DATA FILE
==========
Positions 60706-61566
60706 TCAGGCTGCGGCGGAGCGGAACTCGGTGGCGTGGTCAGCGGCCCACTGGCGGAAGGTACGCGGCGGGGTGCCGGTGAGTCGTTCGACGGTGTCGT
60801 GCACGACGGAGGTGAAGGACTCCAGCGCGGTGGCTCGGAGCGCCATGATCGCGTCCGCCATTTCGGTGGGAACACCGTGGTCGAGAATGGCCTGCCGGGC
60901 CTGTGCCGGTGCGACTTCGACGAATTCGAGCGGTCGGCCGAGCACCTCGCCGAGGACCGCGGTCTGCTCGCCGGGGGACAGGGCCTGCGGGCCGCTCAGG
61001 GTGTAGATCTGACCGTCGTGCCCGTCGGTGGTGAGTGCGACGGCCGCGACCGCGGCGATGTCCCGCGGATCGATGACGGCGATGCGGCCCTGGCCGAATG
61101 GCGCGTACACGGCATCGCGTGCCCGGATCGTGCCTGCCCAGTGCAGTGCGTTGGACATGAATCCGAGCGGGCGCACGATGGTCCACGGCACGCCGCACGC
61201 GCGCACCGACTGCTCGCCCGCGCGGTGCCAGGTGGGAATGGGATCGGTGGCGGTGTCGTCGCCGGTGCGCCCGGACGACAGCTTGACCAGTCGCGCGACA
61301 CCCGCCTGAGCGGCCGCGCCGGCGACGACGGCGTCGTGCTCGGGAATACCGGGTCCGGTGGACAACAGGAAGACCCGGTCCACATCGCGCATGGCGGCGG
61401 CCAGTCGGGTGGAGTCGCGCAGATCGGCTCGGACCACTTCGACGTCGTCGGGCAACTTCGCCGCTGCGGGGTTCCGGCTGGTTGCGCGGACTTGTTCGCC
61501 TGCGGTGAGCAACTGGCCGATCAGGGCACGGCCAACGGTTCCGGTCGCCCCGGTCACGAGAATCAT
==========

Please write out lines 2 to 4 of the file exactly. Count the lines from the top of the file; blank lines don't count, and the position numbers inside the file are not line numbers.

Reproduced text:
60706 TCAGGCTGCGGCGGAGCGGAACTCGGTGGCGTGGTCAGCGGCCCACTGGCGGAAGGTACGCGGCGGGGTGCCGGTGAGTCGTTCGACGGTGTCGT
60801 GCACGACGGAGGTGAAGGACTCCAGCGCGGTGGCTCGGAGCGCCATGATCGCGTCCGCCATTTCGGTGGGAACACCGTGGTCGAGAATGGCCTGCCGGGC
60901 CTGTGCCGGTGCGACTTCGACGAATTCGAGCGGTCGGCCGAGCACCTCGCCGAGGACCGCGGTCTGCTCGCCGGGGGACAGGGCCTGCGGGCCGCTCAGG